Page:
Top 10 outrageous things about N.Y.U. plan approval
BY ANDREW BERMAN | The recent approval of New York University’s massive expansion plan by the City Council, City Planning Commission and borough president was a stunning, if not entirely unexpected, decision. As we and our friends at N.Y.U. Faculty Against the Sexton Plan prepare our legal challenge of the approvals, we have been poring over the voluminous documents outlining the terms of the giveaway of public land, light, air and development rights to N.Y.U.
The city documents have been an eyeful. Here for your perusal is a list of the 10 most outrageous things about the city’s approval of the N.Y.U. expansion plan.
Zipper trouble: At just shy of 1 million square feet, the massive “Zipper Building” to rise on Mercer St. will be the largest building ever constructed in Greenwich Village. The 375-foot-long, 300-foot-tall edifice will be so large you could actually fit all three of the adjacent 30-story I.M. Pei-designed Silver Towers inside the new structure twice over, or almost the entire neighboring four-building Washington Square Village complex.
In fact, at just shy of 2 million square feet altogether, the N.Y.U. expansion will more than double the current square footage on the two superblocks containing the already-quite-large Washington Square Village and Silver Towers complexes. But whereas those developments were designed with ample open space and low-rise structures around them to balance out the impact of their mass, much of that will disappear to be replaced by newer, much more massive structures.
And added bonus: While the city claims it disallowed N.Y.U.’s planned hotel in the Zipper Building, there’s actually nothing to prevent the university from having sleeping accommodations and suites available on a short-term basis for visitors, functioning for all intents and purposes as a hotel.
No alternatives: Opponents of the N.Y.U. plan didn’t simply say the university shouldn’t grow; we actually offered win-win alternatives for N.Y.U.’s growth that would have been greener and more beneficial to the city as a whole. The Greenwich Village Society for Historic Preservation commissioned studies showing that locating some of N.Y.U.’s expansion just a 5-minute subway ride away in the Financial District, where community leaders were begging N.Y.U. to consider locating, would have been more economically beneficial to the city (not to mention that satellite campuses have become the way for cities to deal with university expansions, and that schools across the country spread their facilities across distances the equivalent of Washington Square to the Financial District, or greater). N.Y.U.’s faculty pointed out that most of the university’s classes don’t meet on Fridays, and that if the university simply implemented Friday classes, it could increase its classroom space by 25 percent without spending a penny. But city officials refused to ask N.Y.U. to even consider these alternatives.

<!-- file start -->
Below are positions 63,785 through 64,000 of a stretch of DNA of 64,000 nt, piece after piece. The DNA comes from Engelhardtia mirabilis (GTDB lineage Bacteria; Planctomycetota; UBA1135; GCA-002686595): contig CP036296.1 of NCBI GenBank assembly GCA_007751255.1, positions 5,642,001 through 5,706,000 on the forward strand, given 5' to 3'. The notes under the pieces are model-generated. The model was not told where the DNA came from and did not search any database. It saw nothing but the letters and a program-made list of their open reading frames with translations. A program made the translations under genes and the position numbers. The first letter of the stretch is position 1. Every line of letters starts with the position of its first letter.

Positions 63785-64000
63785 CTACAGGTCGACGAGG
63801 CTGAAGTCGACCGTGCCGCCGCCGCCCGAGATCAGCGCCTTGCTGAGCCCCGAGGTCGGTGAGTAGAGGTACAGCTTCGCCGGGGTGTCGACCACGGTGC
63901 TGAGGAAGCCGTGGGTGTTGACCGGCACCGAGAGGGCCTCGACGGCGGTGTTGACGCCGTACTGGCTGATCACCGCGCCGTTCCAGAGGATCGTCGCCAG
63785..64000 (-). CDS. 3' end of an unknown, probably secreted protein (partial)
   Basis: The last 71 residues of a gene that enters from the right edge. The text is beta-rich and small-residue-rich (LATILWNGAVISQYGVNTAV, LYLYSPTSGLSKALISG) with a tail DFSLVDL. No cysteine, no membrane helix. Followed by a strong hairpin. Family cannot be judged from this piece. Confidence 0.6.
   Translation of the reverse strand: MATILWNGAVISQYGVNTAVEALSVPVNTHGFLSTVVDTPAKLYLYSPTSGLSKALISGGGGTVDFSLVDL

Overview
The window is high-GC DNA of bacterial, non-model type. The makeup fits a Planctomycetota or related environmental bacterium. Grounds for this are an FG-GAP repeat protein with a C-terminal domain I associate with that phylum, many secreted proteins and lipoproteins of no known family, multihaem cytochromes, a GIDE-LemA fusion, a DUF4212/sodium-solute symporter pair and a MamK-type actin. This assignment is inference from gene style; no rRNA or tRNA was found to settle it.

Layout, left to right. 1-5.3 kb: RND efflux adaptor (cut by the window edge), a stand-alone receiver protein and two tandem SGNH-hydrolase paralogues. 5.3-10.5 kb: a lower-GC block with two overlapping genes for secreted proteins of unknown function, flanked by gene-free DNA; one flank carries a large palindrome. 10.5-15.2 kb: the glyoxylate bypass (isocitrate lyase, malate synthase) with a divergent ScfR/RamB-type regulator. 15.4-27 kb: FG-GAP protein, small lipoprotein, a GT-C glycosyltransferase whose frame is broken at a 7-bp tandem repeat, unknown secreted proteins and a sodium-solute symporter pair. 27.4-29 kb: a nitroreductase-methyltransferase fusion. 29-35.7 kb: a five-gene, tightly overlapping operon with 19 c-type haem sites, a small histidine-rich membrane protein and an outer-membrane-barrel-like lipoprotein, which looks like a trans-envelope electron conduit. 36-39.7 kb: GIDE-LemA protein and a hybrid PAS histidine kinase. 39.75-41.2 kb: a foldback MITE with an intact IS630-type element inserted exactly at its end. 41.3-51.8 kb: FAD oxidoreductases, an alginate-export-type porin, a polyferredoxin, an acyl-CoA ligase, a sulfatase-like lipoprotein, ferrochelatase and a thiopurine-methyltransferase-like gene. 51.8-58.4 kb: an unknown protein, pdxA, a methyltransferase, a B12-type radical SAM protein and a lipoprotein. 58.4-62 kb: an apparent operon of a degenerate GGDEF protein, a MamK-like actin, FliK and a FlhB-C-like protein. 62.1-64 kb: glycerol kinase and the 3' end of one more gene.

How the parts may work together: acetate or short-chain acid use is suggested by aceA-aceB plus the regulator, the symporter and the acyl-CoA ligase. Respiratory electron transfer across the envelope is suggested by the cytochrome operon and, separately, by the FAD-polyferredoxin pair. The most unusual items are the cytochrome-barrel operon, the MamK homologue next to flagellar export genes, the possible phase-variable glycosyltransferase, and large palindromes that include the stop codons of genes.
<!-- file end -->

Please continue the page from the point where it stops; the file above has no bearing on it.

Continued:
What public input? The N.Y.U. plan was roundly opposed by N.Y.U.’s own faculty, staff and workers; its neighbors; the local community board; and far and away the majority of the public who contacted city officials and participated in literally dozens of public hearings about the plan. The City Planning Commission public hearing lasted 10 hours, reportedly the longest in the commission’s history, due to the volume of opposing testimony. In spite of this overwhelming outpouring against the plan, the City Council, Planning Commission and borough president all voted to approve N.Y.U.’s application with only minor modifications.
Sasaki signs and accessible atriums: The “amenities” offered to the public in exchange for the lavish approvals given to N.Y.U. would be funny if they weren’t so sad. Two stand out. First, N.Y.U. will have to install better signs announcing that Washington Square Village’s award-winning Sasaki Garden is open to the public — that is, before it demolishes the garden to make way for massive new buildings and an underground labyrinth of labs and classroom. Second, in exchange for the loss of public parks, playgrounds, gardens and dog runs, N.Y.U. will have to allow public access to an atrium inside the massive, million-square-foot Zipper Building.
Bulldozers Yes, preservation No: While the city moved ahead with this massive upzoning and development project for N.Y.U. despite community objections, it continues to refuse to move ahead with the long-promised, proposed South Village Historic District, which directly abuts the N.Y.U. expansion. Groups have been clamoring for this designation for a decade. Meanwhile, N.Y.U. got its approvals from the Council, Planning Commission and borough president in just under six months.
(Not) Promise keepers: It’s one thing when elected officials do things you don’t like. It’s another when they publicly state they are going to do one thing, but then do another. Both Councilmember Chin and Borough President Stringer stood with community groups for a press conference announcing they absolutely would not, under any circumstances, support giving away any public green space to N.Y.U. as part of its expansion plan. And yet that’s exactly what they did: The plans approved by the borough president and the City Council both sold off what are now public playgrounds, park space, gardens and dog runs to N.Y.U.